In my student affairs career I have been lucky to work with a diverse population of students. My career began working as an Academic Coordinator for Division 1 Athletic teams competing at the highest of levels while managing a full time load of coursework. Engaging student-athletes in both the athletic and academic sides of their responsibilities often required creative thinking when it came to difficult conversations. As such, I began to learn the benefits of metaphoric thinking between sports and academics.
When I was growing up, my father used the phrase often, “Even Tiger Woods had a swing coach” when I was resistant to utilizing help or considered my method the best way. The well-timed reminder that the world’s best golf player needed someone to provide him coaching and support in a sense gave me permission to ask for, and receive help, and loosed up any fears I had about being perceived as weak. I have called upon this metaphor from my father many times during my own journey, but it was not until faced with a student in my office who was uncertain about being a member of our success coaching cohort, did I begin to realize this important parallel in student affairs and the useful of sports metaphors in not only developing rapport but promoting change.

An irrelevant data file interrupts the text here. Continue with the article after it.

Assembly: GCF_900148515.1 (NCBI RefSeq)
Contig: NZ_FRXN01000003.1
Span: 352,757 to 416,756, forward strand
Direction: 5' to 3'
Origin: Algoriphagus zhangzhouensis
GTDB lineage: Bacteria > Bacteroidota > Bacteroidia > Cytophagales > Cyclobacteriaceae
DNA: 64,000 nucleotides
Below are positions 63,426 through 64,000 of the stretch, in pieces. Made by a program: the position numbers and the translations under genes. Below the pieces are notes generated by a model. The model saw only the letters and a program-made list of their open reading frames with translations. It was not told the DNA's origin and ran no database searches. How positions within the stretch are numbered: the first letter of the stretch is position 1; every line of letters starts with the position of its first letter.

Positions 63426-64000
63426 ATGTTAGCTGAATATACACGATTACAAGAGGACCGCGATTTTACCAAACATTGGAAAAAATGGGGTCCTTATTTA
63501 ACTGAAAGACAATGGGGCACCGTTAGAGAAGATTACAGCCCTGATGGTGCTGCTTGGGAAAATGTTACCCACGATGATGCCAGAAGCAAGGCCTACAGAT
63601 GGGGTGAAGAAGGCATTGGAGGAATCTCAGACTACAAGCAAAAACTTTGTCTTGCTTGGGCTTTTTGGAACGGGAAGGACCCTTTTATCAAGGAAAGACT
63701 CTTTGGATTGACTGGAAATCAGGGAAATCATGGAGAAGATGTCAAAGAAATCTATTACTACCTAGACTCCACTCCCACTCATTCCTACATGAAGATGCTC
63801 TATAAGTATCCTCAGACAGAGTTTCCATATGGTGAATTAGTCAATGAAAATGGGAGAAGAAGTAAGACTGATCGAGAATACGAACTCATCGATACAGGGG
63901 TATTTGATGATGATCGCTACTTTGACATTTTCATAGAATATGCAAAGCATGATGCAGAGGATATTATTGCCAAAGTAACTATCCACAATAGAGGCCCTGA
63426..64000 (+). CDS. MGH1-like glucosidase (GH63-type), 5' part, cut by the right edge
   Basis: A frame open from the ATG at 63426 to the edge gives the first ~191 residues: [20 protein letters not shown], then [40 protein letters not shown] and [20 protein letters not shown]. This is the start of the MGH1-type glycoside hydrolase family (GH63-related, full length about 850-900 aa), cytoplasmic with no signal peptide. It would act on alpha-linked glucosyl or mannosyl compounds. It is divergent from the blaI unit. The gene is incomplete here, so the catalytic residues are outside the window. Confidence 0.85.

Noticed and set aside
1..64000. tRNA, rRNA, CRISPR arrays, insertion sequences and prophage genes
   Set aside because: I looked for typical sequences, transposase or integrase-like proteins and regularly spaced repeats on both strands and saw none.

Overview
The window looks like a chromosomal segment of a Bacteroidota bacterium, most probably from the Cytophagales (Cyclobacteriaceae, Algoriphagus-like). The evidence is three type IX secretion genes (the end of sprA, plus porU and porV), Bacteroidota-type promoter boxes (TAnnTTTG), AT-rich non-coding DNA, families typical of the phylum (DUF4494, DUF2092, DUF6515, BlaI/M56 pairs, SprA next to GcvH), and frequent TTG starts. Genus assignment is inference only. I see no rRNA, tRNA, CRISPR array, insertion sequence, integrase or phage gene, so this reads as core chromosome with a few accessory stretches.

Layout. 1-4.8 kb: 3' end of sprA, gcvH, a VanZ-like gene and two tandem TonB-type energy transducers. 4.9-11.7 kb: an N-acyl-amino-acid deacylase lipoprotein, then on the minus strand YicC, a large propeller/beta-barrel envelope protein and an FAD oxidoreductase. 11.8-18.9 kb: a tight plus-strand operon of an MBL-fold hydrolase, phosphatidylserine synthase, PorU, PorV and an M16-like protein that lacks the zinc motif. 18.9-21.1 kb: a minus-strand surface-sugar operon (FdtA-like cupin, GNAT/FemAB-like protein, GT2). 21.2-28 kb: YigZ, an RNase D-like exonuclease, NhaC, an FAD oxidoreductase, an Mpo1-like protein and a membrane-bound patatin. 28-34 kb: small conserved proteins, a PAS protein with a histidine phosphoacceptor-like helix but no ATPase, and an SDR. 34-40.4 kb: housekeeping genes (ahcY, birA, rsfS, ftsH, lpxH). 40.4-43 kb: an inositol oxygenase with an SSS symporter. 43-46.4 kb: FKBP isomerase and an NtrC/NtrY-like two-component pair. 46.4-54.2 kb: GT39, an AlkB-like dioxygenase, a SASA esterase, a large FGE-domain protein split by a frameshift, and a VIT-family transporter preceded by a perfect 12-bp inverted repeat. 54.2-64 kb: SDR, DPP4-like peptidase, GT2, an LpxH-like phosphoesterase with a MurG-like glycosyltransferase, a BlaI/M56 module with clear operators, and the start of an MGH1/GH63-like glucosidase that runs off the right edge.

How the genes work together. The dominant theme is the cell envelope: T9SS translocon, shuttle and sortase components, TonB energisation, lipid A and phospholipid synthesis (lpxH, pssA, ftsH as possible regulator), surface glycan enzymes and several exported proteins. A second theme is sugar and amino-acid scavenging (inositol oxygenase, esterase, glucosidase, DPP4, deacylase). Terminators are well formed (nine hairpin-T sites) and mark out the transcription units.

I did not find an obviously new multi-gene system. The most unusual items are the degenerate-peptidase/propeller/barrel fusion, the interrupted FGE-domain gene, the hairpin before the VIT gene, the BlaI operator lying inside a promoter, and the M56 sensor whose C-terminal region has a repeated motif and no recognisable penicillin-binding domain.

What parallels can we make between culture or sports that may provide excellent developmental examples for our students? I’ve often called mid-semester grades or midterm meetings between advisors and students a “half time” chat, drawing upon the idea that at halftime sports teams re-group, discuss what is going well and what may need to be tweaked in order to get the desired result. In doing so, I have normalized and given students a point of reference for the purpose of our meeting. I’ve called upon sports again when working with students who are struggling with developing an action plan to reach a long term goal by referencing the idea that one cannot run a marathon overnight just because they plan to “try harder.”
If we must seek to meet students where they are, what other parallels can we help students draw between their academic life and the life they are engaged with outside of school to increase motivation? What unique resources may our students carry with them in conversations that can easily be alluded to as we seek to reach them developmentally and holistically in conversation?
> BONUS <
Podcast With Sue Caulfield on “Suedles”, Creativity, & Learning Styles